What is Altitude Sickness?

 

Altitude sickness is an ailment that strikes travelers who venture up into gorgeous mountain habitats, high above sea level. Those who have experienced altitude sickness, know that it is a very real, and terribly unpleasant condition, that if extreme, can be dangerous.

Air is Thinner at High Altitudes

The percentage of oxygen in the atmosphere is the same at both low and high altitudes. If this is the case, what causes altitude sickness? The issue is not the oxygen levels in the air, it is the pressure of the air in the atmosphere.

The higher you are above sea level, the lower the pressure in the atmosphere. This is referred to as “thin air.” What does this term actually mean? When you decrease pressure, there are fewer molecules, of all types, including oxygen, present. So thin air has less total oxygen for you to inhale than the more compressed air at sea level. This is the root cause of altitude sickness 1.

What is Altitude Sickness?

If you start to feel sick within a day (or sometimes two) of ascending to higher altitudes, you may have altitude sickness. Symptoms can be flu-like and in severe cases similar to a chest cold. When I’ve experienced it, I’ve had a wicked headache, vomiting, and aches throughout my entire body. These are just a couple of the symptoms of altitude sickness, which is also referred to as high altitude illness (HAI), and acute mountain sickness (AMS).

Altitude sickness is thought to strike men and women equally. Although experts argue that fitness does not play a role in it, I have found that the fitter I am, the better I acclimate to higher altitudes with less symptoms. High altitude is considered 8,000 feet and above, however, when coming from sea level, I have experienced it at as low as 5,000 feet.

A colleague of mine, Dr. Todd Dorfman, who works in the ER at Boulder Community Hospital, says that people coming from sea level start to compensate for the lack of oxygen by increasing their heart and respiratory rate immediately upon arriving at any increased altitude. True altitude sickness (HAI) usually does not occur until a minimum of 8,000 feet in healthy individuals, but underlying medical problems can make compensation more difficult at any altitude and increase the risk of HAI at lower altitudes.

Symptoms of Altitude Sickness

The symptoms of altitude sickness generally develop within a day of reaching high altitude. Symptoms will vary depending on the severity of your condition. Those experiencing a mild case may have:

  • Loss of Appetite
  • Nausea, Vomiting
  • Dizziness
  • Headache
  • Muscle Aches
  • Insomnia
  • Shortness of Breath
  • Rapid Heart Beat 2

Symptoms of more severe altitude sickness often include:

  • Coughing
  • Chest Congestion
  • Pale Complexion
  • Lack of Balance

Remember, altitude sickness can become serious, so if you feel very ill at high altitudes, see a doctor even if it means making a trip to the emergency room.

When we bought a second home in Vail, Colorado and began spending weekends there on a regular basis, HAI was something I became well acquainted with. Fortunately, I developed a number of strategies, and I no longer suffer from it.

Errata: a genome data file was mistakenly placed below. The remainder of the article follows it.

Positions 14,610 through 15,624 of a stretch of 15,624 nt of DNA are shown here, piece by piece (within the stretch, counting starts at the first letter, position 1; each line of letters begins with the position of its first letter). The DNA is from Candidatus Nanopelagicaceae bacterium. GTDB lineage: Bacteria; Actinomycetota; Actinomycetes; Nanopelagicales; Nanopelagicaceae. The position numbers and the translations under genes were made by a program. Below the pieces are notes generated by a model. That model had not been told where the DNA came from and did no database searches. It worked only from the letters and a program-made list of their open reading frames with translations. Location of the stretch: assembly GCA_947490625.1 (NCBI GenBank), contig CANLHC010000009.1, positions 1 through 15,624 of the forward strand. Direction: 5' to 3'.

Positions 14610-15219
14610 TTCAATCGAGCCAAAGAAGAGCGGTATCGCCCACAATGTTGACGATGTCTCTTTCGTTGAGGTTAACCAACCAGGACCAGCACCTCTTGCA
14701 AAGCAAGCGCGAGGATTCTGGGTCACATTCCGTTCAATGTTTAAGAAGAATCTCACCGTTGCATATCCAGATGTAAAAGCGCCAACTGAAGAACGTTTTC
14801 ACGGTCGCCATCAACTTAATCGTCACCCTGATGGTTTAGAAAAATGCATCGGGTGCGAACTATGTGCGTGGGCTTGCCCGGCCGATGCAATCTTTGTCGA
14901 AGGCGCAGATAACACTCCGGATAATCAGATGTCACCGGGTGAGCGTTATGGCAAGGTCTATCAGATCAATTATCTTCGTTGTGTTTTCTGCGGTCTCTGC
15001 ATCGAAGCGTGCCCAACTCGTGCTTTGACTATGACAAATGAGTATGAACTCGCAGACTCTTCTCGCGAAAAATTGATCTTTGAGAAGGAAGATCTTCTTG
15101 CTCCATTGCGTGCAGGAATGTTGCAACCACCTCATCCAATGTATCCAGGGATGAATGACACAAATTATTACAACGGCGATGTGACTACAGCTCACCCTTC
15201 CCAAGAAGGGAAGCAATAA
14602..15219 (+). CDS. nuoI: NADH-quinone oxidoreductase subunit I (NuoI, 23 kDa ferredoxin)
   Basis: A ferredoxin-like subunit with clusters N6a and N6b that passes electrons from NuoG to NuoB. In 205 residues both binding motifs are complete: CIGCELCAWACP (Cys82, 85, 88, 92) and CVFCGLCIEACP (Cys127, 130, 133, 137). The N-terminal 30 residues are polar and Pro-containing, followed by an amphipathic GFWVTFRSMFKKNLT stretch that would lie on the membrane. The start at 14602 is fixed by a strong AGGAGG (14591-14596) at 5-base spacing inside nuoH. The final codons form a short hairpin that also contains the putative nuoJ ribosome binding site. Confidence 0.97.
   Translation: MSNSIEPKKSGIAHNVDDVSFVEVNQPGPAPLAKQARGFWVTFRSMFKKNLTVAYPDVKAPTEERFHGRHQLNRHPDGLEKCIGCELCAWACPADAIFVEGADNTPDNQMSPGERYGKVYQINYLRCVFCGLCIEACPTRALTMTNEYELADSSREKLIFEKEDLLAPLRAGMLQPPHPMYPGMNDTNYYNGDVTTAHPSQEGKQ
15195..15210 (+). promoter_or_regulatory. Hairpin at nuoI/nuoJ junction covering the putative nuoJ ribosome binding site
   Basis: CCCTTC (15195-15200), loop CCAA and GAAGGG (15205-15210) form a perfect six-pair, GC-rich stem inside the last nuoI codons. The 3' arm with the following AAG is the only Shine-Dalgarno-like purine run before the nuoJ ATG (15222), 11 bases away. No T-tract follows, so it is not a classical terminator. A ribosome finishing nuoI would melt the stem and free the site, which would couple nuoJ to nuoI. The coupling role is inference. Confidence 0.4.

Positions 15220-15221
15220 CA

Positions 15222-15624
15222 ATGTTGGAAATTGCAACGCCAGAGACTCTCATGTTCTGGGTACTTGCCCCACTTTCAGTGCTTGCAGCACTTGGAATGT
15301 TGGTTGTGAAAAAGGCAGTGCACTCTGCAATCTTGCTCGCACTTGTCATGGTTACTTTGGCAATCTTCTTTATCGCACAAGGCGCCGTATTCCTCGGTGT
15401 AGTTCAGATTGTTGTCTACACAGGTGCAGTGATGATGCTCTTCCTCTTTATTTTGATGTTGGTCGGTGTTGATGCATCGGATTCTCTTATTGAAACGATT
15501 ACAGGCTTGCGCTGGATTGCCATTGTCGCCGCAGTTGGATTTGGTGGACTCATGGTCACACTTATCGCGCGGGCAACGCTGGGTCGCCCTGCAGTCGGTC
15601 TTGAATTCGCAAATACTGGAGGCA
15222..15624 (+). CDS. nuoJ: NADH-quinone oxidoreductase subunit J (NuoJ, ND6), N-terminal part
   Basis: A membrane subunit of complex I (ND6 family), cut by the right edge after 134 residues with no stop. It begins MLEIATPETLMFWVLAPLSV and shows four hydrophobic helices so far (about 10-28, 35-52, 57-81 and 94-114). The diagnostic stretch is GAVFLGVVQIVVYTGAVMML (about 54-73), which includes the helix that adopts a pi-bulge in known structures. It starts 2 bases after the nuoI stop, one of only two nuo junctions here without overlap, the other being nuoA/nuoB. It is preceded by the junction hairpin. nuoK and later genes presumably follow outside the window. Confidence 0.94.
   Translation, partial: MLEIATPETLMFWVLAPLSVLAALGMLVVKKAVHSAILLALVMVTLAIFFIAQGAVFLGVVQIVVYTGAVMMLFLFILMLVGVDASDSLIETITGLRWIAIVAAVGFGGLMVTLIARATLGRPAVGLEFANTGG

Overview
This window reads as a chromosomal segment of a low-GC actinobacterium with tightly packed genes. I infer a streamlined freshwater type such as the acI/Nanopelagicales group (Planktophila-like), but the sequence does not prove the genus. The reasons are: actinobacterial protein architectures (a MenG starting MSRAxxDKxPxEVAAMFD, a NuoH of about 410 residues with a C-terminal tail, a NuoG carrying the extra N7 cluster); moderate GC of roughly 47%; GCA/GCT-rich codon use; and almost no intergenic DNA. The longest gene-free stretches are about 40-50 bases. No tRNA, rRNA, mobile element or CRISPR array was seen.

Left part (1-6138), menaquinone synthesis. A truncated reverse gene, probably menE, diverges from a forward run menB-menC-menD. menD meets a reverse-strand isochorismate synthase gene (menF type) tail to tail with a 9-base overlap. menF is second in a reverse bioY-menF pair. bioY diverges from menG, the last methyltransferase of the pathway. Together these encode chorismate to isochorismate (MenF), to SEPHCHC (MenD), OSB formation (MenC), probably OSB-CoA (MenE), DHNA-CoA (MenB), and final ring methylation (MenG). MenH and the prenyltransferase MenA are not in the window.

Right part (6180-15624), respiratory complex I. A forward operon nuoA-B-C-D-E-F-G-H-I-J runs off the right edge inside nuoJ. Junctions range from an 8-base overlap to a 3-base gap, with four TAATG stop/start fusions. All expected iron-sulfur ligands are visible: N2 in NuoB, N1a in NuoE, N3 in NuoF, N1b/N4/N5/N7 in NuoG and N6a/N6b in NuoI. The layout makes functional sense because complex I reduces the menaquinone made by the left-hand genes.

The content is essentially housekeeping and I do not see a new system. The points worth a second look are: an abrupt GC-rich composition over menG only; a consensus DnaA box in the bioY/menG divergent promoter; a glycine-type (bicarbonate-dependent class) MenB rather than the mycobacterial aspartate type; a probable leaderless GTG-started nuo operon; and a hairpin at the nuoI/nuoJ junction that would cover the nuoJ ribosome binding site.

In Health Tips for Altitude Sickness, I share my secrets for surviving and thriving at high altitude, and I offer you amazing ways to combat this annoyingly unpleasant condition!

Comments

61 responses to “What is Altitude Sickness?”

  1. Dear Elana,

    I’m so grateful that you both post AND slow down to take car of yourself. I check in periodically, and enjoyed the recent post “What’s wrong with me?” To read your story is to live mine, and I’m grateful that you keep moving forward – its is inspirational. We can only pour for others if we refill our own pitchers. Your posts are quite personal. You never make us feel like you are in this for the money, but that its all been a joyful byproduct of healing success….

    I hope someday to read the follow-up to this post. My neuro issues are post – lyme related, and I flare terribly in the winter. This past winter I returned to skiing after a 10 year hiatus, and I injured myself – I could have maybe avoided the injury if I had prepped myself better.

    I’m gearing up to take my kids to the west again this winter, and will for sure to look for the follow-up to this post to make it a part of my plan. Kind thanks for all that you do!

  2. ..and when will be able to read the strategies, Elana? I have been waiting since your January posting. I hope that you are well. Appreciate in advance.

  3. When will u be adding to this info. We r going skiing in Utah very soon and would love to get the info. Ages 7-59 will be skiing, 11 of us. I worry about the 5 children 2-7 Yrs Thanks for ur help

  4. I live at high altitude but when I am away for a while and have to transition back it is not as easy as when younger. I take Chloroxygen to help. It also helps when having any respiitory issues.

  5. I can’t wait to hear your strategies concerning altitude sickness. My extended family is taking a trip to Breckenridge when I’ll be over seven months pregnant. I’m trying to figure out if I should go–if there are tips to keep me well.

  6. I’m looking forward to your conclusion to the altitude sickness. Have family members that suffer from altitude sickness at times. I would love to help them .

  7. First time I visited the high mountains of Peru, I experienced unbearable altitude sickness. The second time I visited, I added Chlorophyll (from Whole Foods) to my drinking water, as did my husband and kids, and I swear by it.

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